Because a painting by Rococo master Giovanni Battista Tiepolo (The Finding of Moses, c. 1730) was once cut into two separate paintings, a 1968 Fiat 125 Special has been cut into two unequal pieces. The smaller of the two parts of the Tiepolo painting (representing a proud halberdier, afterwards known as A Halberdier in a Landscape) is present in lifesize reproduction, on the gallery wall. Where the rest of the painting would be is a sheet of clear acrylic, cut to the same size as the absent painting. Aligned to the vertical division between the two parts of the Tiepolo painting, the Fiat 125 has been sliced through, the rear part removed, leaving its internal spaces and surfaces open to view: down through the rear window, the section cleaves past the faded upholstered burgundy of the rear seating and into the grey vinyl lining of the booth, and then down through the rear axle and tyres. Because Simon Starling’s show A-A’, B-B’ consists of two parts – the first show here in Glasgow and the other directly following it at Galleria Franco Noero in Turin (home, also, of the Fiat car company) – the Turin show will present the absent portions of the painting and the car.
Simon Starling’s show A-A’, B-B’ is a tangle of improbable connections. Starling’s cut dramatises distance, across space and time, joining things and events through history, in fortuitous, wilful associative leaps. Because what connects the painting by Tiepolo and the Fiat is, so the notes tell us, that the painting was once owned by another Giovanni – the fabulously wealthy Italian industrialist Giovanni Agnelli and owner of Fiat, who, local legend has it, used to make a point of driving around Turin in his own standard-model navy blue 125.
Stitching together the sundered Tiepolo with the act of chopping up an antique Italian car would be a whimsical gesture, if it ended there. But Starling leads us on, Pied Piper-like, to the text of playwright Dario Fo’s 1981 play Trumpets and Raspberries, a political satire in which Agnelli is kidnapped, badly disfigured in a car crash and then mistaken for an ordinary Fiat factory worker, Alberto. A copy of Trumpets is present nearby, held in the gloved hand of a rebar-metal mannequin whose head is made of a Japanese Noh theatre mask in the likeness of Agnelli, which, hollow-eyed, gazes at the text with an air of puzzlement.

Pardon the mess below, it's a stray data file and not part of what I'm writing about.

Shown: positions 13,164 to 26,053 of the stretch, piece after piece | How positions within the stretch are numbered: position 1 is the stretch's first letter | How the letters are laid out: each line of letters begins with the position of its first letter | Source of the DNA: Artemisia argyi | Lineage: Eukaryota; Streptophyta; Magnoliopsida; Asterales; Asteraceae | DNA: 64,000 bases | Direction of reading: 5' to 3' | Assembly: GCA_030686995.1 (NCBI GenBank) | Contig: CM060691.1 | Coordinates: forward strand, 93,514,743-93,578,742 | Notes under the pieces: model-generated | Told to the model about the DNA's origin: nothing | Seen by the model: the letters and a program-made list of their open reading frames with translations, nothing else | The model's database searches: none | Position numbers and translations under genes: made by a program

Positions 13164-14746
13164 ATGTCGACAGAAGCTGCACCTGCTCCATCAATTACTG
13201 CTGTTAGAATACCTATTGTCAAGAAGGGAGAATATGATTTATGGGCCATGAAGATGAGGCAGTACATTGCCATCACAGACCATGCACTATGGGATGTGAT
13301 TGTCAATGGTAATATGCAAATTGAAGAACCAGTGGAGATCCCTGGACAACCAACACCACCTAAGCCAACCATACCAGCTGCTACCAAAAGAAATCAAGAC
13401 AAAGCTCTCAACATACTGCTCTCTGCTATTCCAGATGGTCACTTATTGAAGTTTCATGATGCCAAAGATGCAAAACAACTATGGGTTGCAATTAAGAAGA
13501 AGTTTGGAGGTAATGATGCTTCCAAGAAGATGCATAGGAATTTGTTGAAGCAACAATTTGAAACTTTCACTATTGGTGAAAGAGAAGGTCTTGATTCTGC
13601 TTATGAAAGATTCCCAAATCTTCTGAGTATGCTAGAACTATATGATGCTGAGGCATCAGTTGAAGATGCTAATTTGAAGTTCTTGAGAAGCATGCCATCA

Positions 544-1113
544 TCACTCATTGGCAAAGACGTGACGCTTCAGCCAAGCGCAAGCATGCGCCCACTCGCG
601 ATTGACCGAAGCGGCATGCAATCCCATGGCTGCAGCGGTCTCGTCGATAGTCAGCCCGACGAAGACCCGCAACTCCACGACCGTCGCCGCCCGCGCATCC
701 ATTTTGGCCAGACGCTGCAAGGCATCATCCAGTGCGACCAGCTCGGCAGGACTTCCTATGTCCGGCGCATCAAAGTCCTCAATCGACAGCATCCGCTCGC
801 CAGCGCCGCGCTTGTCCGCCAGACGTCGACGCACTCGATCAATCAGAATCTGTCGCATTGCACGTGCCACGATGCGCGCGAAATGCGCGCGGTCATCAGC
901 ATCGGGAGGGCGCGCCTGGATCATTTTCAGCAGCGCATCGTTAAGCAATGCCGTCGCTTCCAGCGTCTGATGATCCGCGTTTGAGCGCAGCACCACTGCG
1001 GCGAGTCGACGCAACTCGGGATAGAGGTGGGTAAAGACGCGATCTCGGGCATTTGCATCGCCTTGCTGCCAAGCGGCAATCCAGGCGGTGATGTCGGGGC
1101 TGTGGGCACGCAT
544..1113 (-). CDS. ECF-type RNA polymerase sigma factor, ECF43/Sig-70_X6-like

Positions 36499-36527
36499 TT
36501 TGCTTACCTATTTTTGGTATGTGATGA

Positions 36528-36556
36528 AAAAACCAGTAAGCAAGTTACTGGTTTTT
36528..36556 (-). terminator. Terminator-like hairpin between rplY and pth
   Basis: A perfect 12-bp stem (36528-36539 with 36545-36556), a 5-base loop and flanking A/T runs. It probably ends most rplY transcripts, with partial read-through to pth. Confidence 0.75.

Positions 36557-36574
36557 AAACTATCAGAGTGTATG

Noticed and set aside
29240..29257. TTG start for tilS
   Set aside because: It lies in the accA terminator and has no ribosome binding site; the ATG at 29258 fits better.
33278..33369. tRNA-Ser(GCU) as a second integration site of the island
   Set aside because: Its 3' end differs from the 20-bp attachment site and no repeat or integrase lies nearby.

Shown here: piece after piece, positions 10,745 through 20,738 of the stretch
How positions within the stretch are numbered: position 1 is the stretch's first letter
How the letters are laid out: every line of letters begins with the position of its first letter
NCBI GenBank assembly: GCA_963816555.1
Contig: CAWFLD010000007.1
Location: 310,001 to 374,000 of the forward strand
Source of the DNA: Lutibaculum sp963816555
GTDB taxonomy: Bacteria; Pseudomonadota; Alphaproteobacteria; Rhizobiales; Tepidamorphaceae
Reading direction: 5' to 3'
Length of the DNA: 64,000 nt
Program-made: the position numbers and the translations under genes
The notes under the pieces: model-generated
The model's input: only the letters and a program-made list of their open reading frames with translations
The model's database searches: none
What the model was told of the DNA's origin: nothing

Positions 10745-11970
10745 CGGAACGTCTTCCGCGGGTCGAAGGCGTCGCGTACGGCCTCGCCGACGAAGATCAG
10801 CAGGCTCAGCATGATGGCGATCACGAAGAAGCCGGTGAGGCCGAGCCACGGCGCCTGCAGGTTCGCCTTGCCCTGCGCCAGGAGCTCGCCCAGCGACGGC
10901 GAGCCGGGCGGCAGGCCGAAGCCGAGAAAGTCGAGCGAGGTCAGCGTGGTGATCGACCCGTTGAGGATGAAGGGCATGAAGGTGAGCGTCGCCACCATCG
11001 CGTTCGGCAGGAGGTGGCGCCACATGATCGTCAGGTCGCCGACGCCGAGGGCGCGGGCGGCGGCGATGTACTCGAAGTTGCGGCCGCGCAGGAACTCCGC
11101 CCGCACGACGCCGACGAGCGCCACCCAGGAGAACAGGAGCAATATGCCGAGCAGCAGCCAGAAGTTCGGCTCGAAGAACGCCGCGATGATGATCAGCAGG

Starling’s playful, connect-the-dots method generates these idiosyncratic, exquisitely produced artefacts, which are tied together by nothing more than the pleasure of finding (or making) these unlooked-for associations. The work, if it exists anywhere, is in this constellation of artefacts, facts and events, which Starling here stretches from Scotland to Italy (since, in another happy coincidence, The Finding of Moses happens to be in the collection of the Scottish National Gallery in Edinburgh). Art becomes a portal back into the history of art’s entanglements with society – a recurring theme in Starling’s work, as with his 2010 Project for a Masquerade (Hiroshima): The Mirror Room, which traced its way through Cold War history and the making of the atom bomb, by way of a Henry Moore sculpture produced first for Chicago and then Hiroshima, in which the key historical protagonists figure as Noh masks.
Masks and masquerade are the other axis of A-A’, B-B’: in the Noh mask-renderings of Agnelli, and another interpreting the face of Tiepolo’s Halberdier; in the scene lifted from Fo’s play, which dwells on the bandaged face of Agnelli following his injuries; in Agnelli’s reputed habit of driving his own ordinary 125 in Turin – motivated, perhaps, by the desire for anonymity when political kidnappings were a frequent event in Italy during the 1970s; and a kind of theatricality and artifice underpins Tiepolo’s absurdly fashionable rendering of The Finding of Moses, as the Biblical characters of Ancient Egypt are presented as sumptuously dressed European aristocrats and their servants.
Social class, then, is tangled in this present masquerade, though it’s hard to conclude that Starling presents this as overt comment or critique. As a dramatic device, the transgressing of social-class boundaries through mistaken identity has long roots, going back, for example, to Shakespearean comedies like Twelfth Night (1602). In the end, though, class order is always restored. Baroque and Rococo art never got far past aristocratic self-regard.
Still, if it makes no comment, A-A’, B-B’ sets these questions up for a fall. Picking up on the greyhounds depicted in Tiepolo’s painting, Starling has taken pains to photograph pedigree greyhounds in a photography studio in Turin habitually used for the photographing of cars. Racing dogs with an ambiguous relationship to privilege, greyhounds were once the preserve of nobility, later to become a working-class sporting pastime.
This transposition of identities and perspectives is something artists – having a foot in opposing camps, so to speak – are often best place to articulate. This is perhaps what also underpins Starling’s opposition of industrial manufacture and artisan handmaking that inflects much of this show (and the associated minishow by Zürich-based graphic designers Norm, who present a project based on their discovery of a graphic design rebranding proposal for a now-untraceable Italian industrial concern, sometime during the 1970s). Ultimately, beyond any more-direct political and historical agency, it’s the nature of the artist as a kind of nomadic, self-authorising reinventor of historical space, and of art’s unstable appearance and reappearance within it, that A-A’, B-B’ claims as its subject.
Simon Starling: A-A’, B-B’ at The Modern Institute, Glasgow, through 26 October
From the October 2019 issue of ArtReview